The tax problem is that awarding equity to employees, directors and management triggers income tax on the value on the equity (less what the employee pays). The valuation agreement process which ended on 31 March 2016 (termed a PTVC or Post Transaction Valuation Check) allowed the value to be agreed with a Tax Inspector. In our world this usually meant agreeing the shares were worthless when awarded, the tax charge was therefore nil and you got a letter from HMRC to use on a future due diligence as evidence that the problem had gone away.
The reason why the end of this process is not the end of the world is as follows. Tax valuations fall into two categories – easy and hard.
Hard valuations, with odd fact patterns, can still be taken to HMRC on an informal basis.
Easy valuations have the following logic:
- No term sheet or offer for the sale of the company exists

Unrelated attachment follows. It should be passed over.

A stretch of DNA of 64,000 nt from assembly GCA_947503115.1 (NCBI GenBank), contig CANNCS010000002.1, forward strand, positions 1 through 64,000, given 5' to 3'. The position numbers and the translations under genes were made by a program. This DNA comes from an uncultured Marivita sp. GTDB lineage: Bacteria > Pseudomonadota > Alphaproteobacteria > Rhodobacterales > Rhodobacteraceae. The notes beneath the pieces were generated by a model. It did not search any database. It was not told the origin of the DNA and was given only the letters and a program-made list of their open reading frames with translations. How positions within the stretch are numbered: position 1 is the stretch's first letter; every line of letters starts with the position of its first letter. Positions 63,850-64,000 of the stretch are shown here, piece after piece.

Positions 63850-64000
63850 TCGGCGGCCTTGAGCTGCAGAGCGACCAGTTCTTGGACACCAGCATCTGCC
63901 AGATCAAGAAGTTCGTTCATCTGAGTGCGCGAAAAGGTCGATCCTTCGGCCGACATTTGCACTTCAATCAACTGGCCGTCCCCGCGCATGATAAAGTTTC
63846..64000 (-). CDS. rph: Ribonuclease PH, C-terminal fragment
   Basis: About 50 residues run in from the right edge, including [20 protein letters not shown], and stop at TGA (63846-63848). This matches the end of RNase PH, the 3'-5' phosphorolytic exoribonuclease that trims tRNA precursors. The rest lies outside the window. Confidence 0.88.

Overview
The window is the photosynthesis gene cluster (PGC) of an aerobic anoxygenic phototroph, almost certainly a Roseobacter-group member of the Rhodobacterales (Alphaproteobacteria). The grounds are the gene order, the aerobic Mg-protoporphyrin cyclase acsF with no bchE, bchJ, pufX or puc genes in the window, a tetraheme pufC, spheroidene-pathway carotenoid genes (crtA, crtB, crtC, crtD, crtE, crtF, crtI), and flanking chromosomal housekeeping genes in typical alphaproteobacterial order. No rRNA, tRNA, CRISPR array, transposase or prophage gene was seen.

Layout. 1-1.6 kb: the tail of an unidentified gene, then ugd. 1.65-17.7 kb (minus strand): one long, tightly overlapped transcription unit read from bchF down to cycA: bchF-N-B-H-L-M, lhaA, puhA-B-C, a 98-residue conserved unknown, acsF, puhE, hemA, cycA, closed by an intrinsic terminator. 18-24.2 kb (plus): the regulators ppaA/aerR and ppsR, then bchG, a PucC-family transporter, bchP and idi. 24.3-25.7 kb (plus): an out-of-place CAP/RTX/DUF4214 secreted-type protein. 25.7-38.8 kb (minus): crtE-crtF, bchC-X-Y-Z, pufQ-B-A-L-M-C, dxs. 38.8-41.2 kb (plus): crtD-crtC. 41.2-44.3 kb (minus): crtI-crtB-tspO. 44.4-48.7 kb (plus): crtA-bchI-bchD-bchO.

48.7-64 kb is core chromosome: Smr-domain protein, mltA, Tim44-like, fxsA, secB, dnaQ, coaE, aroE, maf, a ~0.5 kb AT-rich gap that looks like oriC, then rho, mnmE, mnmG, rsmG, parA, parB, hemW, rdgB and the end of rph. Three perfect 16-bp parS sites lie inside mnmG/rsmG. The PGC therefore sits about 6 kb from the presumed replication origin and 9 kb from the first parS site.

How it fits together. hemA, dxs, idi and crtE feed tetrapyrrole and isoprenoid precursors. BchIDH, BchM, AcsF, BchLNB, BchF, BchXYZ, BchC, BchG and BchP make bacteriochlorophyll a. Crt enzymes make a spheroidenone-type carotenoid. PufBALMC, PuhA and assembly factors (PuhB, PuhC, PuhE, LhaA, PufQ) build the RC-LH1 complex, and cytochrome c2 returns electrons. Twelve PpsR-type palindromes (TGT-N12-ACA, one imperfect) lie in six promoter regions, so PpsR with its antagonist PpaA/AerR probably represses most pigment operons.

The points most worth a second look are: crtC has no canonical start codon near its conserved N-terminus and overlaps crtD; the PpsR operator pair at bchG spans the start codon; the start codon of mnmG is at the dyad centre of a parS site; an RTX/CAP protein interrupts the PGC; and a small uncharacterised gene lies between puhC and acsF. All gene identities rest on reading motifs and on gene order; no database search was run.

- The company is worth its net assets (mainly just cash)
- That worth is all in the preferred shares or hurdle shares held by venture capital investors
- There is therefore no value in the ordinary shares awarded to employees or management.
We have never had a valuation turned down by HMRC on this basis, because it is right under UK tax valuation principles – most start-ups fail or they exit with nothing paid to the ordinary shareholders.
We all just need to get used to operating without the PTVC safety blanket e.g. by writing down the valuation logic based on the facts at the time of the share award.
Even if there was an argument that the ordinary shares had some value, while they are shares in a private company with no sale offers, the potential tax charge is on the individual, not the company. Therefore, you just need to have these arguments to hand on a tax due diligence.
Colin Hailey, April 2016
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